Shropshire Star

Government asked for money to replace 'beating heart' civic centre closed due to danger concrete

The government is being asked for money to replace a "beating heart" county civic centre which closed after the discovery of danger concrete.

Last updated
Whitchurch Civic Centre

Whitchurch Civic Centre was shut permanently in November last year on the advice of engineers after the discovery of reinforced autoclaved aerated concrete (RAAC) in the building.

They found that RAAC exists across the majority of the centre, and that it has "major structural issues".

A group has come up with six options for the future of the centre.

They range from doing nothing and closing the site, to demolishing and redeveloping the building.

The options will go out to public consultation shortly and vary from £60,000 to 7.6m in cost.

Now Shropshire Council's Conservative leader, Councillor Lezley Picton, has written to Jacob Young MP, the Government's Levelling Up Minister, to request funding for the project – whatever form it takes.

She said: "Shropshire Council has reluctantly been forced to take the decision to permanently close Whitchurch Civic Centre.

"The Civic Centre provided a popular, multi-purpose venue encompassing the town council offices and their meetings, the town’s library and registrar services as well as tourist information and Shropshire Council services through the community hub.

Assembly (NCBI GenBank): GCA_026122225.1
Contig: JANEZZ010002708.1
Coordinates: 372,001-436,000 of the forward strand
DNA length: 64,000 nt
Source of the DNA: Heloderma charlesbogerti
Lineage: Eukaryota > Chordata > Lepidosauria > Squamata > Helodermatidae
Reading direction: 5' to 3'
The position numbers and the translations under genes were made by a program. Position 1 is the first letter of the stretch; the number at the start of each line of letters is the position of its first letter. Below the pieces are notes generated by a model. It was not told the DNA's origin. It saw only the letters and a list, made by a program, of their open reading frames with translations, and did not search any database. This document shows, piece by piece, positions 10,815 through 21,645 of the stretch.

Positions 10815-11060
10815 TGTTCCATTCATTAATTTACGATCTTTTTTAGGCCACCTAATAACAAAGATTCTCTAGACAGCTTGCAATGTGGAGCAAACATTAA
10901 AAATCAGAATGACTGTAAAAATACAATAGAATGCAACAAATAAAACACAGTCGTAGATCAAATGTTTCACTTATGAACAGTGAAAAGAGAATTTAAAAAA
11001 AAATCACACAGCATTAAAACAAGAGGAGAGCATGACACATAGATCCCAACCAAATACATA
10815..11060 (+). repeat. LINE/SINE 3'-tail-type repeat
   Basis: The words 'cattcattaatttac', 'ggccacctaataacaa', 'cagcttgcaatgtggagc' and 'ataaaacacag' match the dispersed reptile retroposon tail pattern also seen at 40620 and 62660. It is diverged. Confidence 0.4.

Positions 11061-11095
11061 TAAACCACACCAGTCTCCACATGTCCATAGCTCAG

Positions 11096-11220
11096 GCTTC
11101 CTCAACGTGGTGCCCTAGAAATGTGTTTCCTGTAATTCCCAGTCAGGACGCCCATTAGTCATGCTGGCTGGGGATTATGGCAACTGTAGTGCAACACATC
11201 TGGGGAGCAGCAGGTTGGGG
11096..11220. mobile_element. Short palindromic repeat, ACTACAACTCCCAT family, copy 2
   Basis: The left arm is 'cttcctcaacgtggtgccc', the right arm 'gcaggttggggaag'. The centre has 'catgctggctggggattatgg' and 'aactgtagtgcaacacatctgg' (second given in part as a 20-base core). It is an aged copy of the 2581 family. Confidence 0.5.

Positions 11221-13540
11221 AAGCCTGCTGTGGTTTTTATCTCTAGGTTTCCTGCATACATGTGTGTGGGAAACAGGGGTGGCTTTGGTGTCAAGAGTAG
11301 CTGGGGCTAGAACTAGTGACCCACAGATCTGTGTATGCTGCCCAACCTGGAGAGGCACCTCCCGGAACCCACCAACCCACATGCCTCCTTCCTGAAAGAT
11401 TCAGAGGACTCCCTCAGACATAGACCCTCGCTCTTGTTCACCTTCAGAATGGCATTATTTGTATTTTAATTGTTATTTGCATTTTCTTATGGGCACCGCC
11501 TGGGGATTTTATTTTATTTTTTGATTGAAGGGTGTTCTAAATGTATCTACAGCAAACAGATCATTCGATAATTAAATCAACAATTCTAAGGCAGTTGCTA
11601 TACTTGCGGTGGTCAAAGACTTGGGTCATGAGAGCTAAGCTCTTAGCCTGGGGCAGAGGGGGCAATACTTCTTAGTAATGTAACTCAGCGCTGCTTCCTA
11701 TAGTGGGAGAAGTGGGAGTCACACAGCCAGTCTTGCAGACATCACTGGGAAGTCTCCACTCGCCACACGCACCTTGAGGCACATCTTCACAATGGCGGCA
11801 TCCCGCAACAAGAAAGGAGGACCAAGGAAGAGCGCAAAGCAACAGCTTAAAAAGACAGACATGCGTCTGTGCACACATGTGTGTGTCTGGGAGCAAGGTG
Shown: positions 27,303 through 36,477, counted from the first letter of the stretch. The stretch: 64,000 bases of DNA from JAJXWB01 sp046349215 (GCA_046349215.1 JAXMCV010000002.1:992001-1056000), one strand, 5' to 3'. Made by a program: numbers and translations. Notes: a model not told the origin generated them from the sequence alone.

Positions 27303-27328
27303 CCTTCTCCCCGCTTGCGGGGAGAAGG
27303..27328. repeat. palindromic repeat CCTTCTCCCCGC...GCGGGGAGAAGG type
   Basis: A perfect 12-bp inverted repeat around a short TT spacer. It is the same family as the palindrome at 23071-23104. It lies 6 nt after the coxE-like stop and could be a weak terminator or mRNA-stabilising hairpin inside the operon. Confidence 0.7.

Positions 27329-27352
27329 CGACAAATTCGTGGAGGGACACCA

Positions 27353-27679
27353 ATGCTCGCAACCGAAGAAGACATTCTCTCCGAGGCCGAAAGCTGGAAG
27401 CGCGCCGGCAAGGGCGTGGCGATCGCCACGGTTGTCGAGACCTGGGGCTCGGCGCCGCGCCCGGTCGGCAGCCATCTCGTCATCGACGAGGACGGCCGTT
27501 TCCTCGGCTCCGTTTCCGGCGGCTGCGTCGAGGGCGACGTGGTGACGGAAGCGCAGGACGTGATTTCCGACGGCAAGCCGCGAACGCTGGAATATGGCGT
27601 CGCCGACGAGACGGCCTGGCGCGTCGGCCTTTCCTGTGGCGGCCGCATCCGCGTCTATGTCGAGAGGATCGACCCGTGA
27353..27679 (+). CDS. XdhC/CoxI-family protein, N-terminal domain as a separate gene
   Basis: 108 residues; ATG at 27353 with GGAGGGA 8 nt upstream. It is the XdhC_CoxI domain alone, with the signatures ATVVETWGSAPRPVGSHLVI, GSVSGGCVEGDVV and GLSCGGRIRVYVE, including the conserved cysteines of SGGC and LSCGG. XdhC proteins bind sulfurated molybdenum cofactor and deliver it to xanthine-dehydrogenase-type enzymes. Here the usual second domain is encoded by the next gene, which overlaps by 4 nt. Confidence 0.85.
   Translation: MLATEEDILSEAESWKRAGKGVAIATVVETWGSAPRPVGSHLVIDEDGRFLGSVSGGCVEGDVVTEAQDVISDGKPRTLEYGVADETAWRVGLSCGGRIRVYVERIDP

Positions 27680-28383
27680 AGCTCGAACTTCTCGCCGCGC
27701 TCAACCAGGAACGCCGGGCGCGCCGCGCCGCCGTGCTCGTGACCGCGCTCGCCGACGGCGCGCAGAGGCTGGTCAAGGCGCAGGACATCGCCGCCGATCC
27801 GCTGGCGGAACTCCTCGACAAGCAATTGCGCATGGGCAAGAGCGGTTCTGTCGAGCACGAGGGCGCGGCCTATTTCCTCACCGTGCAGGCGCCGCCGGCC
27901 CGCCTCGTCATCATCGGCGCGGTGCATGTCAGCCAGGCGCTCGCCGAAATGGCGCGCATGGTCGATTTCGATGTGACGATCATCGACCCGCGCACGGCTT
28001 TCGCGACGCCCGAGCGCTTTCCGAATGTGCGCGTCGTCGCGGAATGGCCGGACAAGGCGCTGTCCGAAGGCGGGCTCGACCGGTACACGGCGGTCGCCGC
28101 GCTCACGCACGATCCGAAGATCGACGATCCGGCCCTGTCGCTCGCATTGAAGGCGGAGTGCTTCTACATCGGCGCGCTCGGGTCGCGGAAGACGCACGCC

"Its hire rooms were continually booked up for regular events such as the weekly Friday market, charity coffee mornings, sports clubs, fitness classes, theatre productions, dog training classes, religious services, funeral teas and wedding receptions, to name just a few.

"It was the venue for large events, professional and amateur shows, the annual Blackberry Fair, and public meetings. It has been the venue for the Parliamentary count at general elections and the location for all the Whitchurch electoral polling stations.

“It was the beating heart of the town and the surrounding rural area, and its closure has caused a massive public outcry, because it is such an overwhelming loss to so many communities, not just the town itself. It was used not only by residents of North Shropshire but also those from South Cheshire and the Maelor area of North-East Wales.

“These are significant costs for my council to consider particular at a time when we are facing our greatest financial challenges. We recognise the Government’s desire to level up funding opportunities to areas such as Shropshire.

“I would therefore ask you to advise what Government funding may be available to inform the business cases and options for this vital venue. I am aware that Helen Morgan MP has also written to you and awaits similar advice from your department.”

The options put forward for consideration regarding the building are: do nothing and close the building permanently; RAAC to remain in place and mitigated through internal structural framework, repairs to spalled concrete and full replacement of roof membranes; replacement of structural roof and associated essential items; demolition and clearing of site; demolition and rebuild as existing facilities provision; demolition and redevelopment of the site.

Sorry, we are not accepting comments on this article.